4. Then increase you noting into three parts such as “lifting” “pushing” “dropping” etc.

5. Finally as your concentration develops increase your noting to “intending” “lifting” “pushing” “dropping” “touching” “pressing”.

Your attention will wander off quite a few times during your walking meditation, but this is ok, just bring it back to your noticing the experience of walking whenever you realise it. Don’t look around, you can do that after you have finished your meditation, if you do during your walking meditation then concentration will not develop and your Mindfulness will stay low. Wandering attention is the most difficult problem for the meditator and the only way to get it under control is to keep reapplying your attention to your meditation object again and again.


7. Mindfulness of Daily Activities

Mindfulness of daily activities is a very important part of your meditation practice, without Mindfulness meditation ceases, along with concentration and deepening understanding. The faculty of Mindfulness becomes powerful by constant and uninterrupted attention to every activity throughout the days practice.

Constant Mindfulness gives rise to deep concentration, and it is only through deep concentration that we can realise the intrinsic nature of physical and mental phenomena. This then leads to deep contentment and peace. In your daily life you can remain Mindful of how you are relating to people or situations. Instead of giving your full attention to your external problems you can turn your attention inward and watch how you are relating to them.
What are your reactions, what feelings, emotions and thoughts are present? Watching them as an observer will separate you from them and therefore you will not get lost in them, taking away their power over you.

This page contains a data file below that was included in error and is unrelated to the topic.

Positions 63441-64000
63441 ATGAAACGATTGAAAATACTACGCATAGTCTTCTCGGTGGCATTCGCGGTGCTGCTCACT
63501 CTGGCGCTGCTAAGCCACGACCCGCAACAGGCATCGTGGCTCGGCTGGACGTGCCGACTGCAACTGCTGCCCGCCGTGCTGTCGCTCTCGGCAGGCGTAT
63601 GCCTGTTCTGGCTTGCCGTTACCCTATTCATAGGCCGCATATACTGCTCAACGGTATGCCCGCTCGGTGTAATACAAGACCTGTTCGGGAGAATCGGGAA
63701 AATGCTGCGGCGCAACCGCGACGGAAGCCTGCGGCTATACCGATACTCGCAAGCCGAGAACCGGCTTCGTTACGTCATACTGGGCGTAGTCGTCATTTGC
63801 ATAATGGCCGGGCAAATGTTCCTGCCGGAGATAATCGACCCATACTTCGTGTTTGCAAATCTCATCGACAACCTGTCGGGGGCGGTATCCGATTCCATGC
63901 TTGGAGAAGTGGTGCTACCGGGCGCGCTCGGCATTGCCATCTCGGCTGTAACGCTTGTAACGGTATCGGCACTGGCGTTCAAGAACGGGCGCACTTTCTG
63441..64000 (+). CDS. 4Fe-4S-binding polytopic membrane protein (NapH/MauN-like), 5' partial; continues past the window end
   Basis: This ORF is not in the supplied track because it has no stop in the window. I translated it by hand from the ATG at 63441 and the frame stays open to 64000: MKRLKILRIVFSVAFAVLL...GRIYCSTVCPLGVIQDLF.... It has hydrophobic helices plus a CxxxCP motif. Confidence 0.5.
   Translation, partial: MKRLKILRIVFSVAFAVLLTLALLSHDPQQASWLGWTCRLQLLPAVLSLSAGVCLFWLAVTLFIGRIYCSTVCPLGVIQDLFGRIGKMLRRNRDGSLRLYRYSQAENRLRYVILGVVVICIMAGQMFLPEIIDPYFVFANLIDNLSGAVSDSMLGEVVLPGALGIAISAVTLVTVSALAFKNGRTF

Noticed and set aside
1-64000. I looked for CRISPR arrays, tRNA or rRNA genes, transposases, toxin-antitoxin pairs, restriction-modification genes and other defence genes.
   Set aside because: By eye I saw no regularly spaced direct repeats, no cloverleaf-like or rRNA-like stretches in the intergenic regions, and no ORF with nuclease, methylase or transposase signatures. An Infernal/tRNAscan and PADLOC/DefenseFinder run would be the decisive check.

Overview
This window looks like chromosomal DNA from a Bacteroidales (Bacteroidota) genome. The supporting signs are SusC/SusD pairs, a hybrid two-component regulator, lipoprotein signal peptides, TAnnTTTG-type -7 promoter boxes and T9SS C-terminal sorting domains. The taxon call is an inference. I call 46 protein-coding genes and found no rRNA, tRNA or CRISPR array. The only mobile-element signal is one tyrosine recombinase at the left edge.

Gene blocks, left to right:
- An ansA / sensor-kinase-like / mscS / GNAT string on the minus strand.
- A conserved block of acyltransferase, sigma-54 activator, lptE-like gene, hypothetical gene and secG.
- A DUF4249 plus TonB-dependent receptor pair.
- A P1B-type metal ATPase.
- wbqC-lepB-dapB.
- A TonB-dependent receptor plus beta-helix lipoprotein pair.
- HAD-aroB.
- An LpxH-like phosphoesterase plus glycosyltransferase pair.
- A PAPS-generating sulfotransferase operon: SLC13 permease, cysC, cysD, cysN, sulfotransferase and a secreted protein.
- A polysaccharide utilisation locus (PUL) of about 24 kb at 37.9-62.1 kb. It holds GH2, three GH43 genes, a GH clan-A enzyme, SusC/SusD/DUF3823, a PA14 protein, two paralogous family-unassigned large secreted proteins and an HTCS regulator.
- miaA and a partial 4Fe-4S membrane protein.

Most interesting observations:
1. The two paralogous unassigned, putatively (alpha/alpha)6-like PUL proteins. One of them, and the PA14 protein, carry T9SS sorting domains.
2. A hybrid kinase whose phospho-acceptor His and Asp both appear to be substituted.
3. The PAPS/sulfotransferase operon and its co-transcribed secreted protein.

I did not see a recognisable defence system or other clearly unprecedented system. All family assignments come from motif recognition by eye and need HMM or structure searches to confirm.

You can establish Mindfulness in daily life by following these steps:

Mindfulness in Daily Life:

1. 'Feel' your feet on the ground
2. 'Feel' the sensations in your body
3. Hold the remembering of what it is you’re doing now
4. Observe your likes and dislikes without reacting
5. Watch your mind construct stories about your life
6. Observe without reacting your attachments and resistances to life

Make these practices part of your life, one step at a time and your mindfulness and understanding will deepen.

You can decondition habitual patterns using Mindfulness in daily life by following these steps:

Deconditioning Habitual Patterns:

1. Notice the sensational 'feel' of the emotion as it appears in your body
2. Break up the experience into separate sensations such as 'tight', tense, hard, light, cool, warm etc
3. Separate the pleasant or unpleasant 'feeling' that permeates it
4. Soften into the pleasant / unpleasant 'feeling' using deep, gentle breaths, relaxing on the out-breath
5. Do not try to get rid of the feeling instead soften and accept into it

Still having trouble understanding how to apply this technique?

* Private Mindfulness Training Session, Kirrawee Sydney *


Purpose of this Meditation Practice

Through this practice you will come to understand better any negative habitual ways of reacting that you might have. If you watch closely enough you will stop feeding them and eventually their momentum will run out. Negative mental patterns only stick around because we invite them to stay, we give them constant exercise and food. Cut off their food supply and they will be like a vine cut off at the base. The fruits will just dry up and drop off. Mindfulness meditation cuts off the food supply to negative mental patterns through understanding and wisdom that comes from deep observation
Once we understand deeply enough we can cut the cycles and end suffering –

what could be better then that?

Stephen Procter
Sydney, Australia

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© Copyright © 2013. All rights reserved

This article was written by Stephen Procter, instructor from Tai Chi Health for Life, Australian College of Tai Chi & Qi Gong and Meditation Instructor from Meditation in the Shire, Kirrawee NSW, Australia. If you wish to post this article on another website or in a publication please respect the author and reference / link back to this website, thank you